The Tor-based 'LazyAlienBiker' -- a.k.a. Mevade -- botnet's attempt to evade detection using the anonymous Tor network ultimately exposed it

The decision by the operators of the so-called Mevade botnet to use the Tor network for masking their command-and-control (C&C) infrastructure actually backfired.

The botnet, which had been in operation since at least 2009, began moving its infrastructure en masse to Tor in mid-August, just after the start of the Edward Snowden leaks about the NSA's widespread spying operations and unrest in Syria. Millions of new Tor clients sparked speculation of a post-NSA anonymity bump or Syrian civil war fallout. But last week, The Tor Project confirmed that the major uptick in Tor traffic was due to a botnet.

[Turns out the massive jump in millions of new Tor clients during the past month wasn't about the NSA, Syria, or Tor-based Pirate Bay bundles -- it was pure cybercrime. See Botnet Behind Mysterious Spike In Tor Traffic .]

It was a big botnet even before going to Tor -- Damballa Security says there were anywhere from 1.4 to 5 million infected machines in the botnet, which it initially dubbed "LazyAlienBikers." The botnet is made up of infected machines in North America, Asia, and Africa, and encompasses mobile and nonmobile devices, according to the researchers, who saw infections hit more than 80 percent of enterprises it monitors.

Still unclear is just how Mevade or LazyAlienBikers initially infects machines. "One thing we are trying to identify is the infection vector," says Manos Antonakakis, chief scientist with Damballa.

Mark Gilbert, Antonakakis' colleague at Damballa, says the gang behind the botnet made a fatal error when it moved to Tor from SSH over Port 443. The uptick in Tor adoption only attracted unwanted attention when the group was looking for a way to hide its C&C traffic.

"In the security arms race, sometimes the bad guys screw up too. But you can be sure they've taken the lessons learned from this progression, and will continue to find new ways to remain more elusive going forward," says security researcher Gilbert in a post today.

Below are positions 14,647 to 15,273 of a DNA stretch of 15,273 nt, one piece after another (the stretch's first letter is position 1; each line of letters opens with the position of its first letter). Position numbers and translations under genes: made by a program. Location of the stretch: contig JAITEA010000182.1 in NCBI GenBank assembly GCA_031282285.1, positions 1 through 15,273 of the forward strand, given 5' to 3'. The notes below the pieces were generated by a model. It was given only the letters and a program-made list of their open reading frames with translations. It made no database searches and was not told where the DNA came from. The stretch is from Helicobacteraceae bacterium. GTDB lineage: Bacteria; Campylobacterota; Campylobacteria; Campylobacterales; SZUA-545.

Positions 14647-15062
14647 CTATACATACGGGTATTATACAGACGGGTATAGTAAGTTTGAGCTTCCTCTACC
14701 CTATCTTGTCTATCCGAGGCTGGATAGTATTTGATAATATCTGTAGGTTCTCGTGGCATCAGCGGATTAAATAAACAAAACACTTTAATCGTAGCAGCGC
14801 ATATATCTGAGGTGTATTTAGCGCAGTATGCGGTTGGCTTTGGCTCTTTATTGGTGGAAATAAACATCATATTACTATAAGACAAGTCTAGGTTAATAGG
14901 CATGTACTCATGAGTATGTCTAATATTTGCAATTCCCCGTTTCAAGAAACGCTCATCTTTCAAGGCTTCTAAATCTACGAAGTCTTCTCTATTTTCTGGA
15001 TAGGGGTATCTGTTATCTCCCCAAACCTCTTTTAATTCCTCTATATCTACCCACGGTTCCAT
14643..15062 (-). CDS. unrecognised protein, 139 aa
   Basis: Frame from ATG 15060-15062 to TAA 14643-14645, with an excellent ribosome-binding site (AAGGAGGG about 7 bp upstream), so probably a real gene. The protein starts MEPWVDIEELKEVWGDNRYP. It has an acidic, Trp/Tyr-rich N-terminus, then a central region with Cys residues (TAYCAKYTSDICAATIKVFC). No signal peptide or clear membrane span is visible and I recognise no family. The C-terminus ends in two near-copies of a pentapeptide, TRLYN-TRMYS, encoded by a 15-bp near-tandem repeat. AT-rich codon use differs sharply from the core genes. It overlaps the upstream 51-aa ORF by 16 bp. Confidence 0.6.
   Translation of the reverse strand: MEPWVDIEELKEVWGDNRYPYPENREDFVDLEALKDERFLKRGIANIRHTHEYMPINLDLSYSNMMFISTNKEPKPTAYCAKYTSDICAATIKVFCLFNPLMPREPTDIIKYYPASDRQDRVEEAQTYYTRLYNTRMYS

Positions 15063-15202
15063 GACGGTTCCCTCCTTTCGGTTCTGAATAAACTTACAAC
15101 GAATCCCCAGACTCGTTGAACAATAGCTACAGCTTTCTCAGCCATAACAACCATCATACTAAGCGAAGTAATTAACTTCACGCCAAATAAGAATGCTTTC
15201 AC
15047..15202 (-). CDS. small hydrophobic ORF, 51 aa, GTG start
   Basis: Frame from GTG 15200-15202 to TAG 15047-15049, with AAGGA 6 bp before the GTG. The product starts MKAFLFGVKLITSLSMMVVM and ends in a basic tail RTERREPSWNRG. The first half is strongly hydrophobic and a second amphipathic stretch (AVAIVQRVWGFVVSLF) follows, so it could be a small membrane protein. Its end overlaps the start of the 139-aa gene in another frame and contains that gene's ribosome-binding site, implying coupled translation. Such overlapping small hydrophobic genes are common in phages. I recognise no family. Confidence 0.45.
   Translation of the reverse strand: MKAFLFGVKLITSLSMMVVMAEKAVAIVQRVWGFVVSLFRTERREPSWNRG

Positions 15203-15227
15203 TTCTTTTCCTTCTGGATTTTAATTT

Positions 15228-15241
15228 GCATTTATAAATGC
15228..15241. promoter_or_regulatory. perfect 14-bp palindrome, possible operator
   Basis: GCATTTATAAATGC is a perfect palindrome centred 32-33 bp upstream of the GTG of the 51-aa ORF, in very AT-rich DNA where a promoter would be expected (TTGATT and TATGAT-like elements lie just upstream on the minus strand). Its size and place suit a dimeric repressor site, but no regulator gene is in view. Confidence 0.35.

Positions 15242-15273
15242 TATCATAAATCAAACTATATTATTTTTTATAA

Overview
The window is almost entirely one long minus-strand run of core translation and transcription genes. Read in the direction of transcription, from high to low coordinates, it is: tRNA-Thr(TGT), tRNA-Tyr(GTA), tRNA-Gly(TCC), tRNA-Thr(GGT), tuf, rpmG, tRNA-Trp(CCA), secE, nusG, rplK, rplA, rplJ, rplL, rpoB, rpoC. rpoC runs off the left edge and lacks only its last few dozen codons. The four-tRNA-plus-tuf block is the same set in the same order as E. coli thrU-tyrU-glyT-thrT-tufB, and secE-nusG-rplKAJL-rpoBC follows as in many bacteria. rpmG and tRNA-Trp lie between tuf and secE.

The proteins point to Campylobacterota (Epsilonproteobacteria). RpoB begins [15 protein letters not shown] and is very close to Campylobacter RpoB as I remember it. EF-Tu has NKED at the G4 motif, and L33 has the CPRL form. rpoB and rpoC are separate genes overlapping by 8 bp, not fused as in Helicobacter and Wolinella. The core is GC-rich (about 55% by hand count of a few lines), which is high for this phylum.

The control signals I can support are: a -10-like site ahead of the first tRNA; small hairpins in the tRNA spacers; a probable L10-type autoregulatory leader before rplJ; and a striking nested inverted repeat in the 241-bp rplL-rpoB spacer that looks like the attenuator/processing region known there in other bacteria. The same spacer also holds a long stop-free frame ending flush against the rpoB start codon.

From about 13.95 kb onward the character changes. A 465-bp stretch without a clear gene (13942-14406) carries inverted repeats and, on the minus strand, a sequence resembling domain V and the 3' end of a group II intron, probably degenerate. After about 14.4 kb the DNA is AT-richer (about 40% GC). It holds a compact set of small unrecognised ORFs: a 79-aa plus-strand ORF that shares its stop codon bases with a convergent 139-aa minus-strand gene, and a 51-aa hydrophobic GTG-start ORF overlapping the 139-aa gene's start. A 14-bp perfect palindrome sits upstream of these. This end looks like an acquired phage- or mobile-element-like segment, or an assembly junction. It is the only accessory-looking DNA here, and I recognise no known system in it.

"As the bot-herder, you can hide your control infrastructure at the expense of making your presence on an endpoint more obvious, and go with Tor (or freenet/i2p), which shifts attention from destination to source and may not work out in your favor," he said. "In this case, we watched a massive botnet go virtually undetected for months by the security community at large until the owner decided to switch over to Tor."

Yanathan Klijnsma, a cybercrime security specialist with Fox-IT, which also has been tracking the botnet, concurs that the move to Tor had the reverse effect on the botnet. "It is smart as in it will be harder to detect what type of malware it is in a network analyst point of view. But these guys have been running this botnet supposedly since 2009 ... they haven't got caught up till now, but the switch to 'anonymity' did get noticed," he says. "Tor traffic is easily detected on the network, so it becomes quite obvious that something is acting up inside the network. And the Tor metrics page was a good indicator."

The Tor Project late last week began updating the Tor browser and beta Tor Browser Bundles to help ease the traffic increase on the Tor network due to the botnet. Tor's operators have urged relay operators to upgrade: "Relay operators are strongly encouraged to upgrade to the latest versions, since it mostly has server-side improvements in it, but users will hopefully benefit from upgrading too. Please try it out and let us know," The Tor Project's Erinn Clark said a blog post.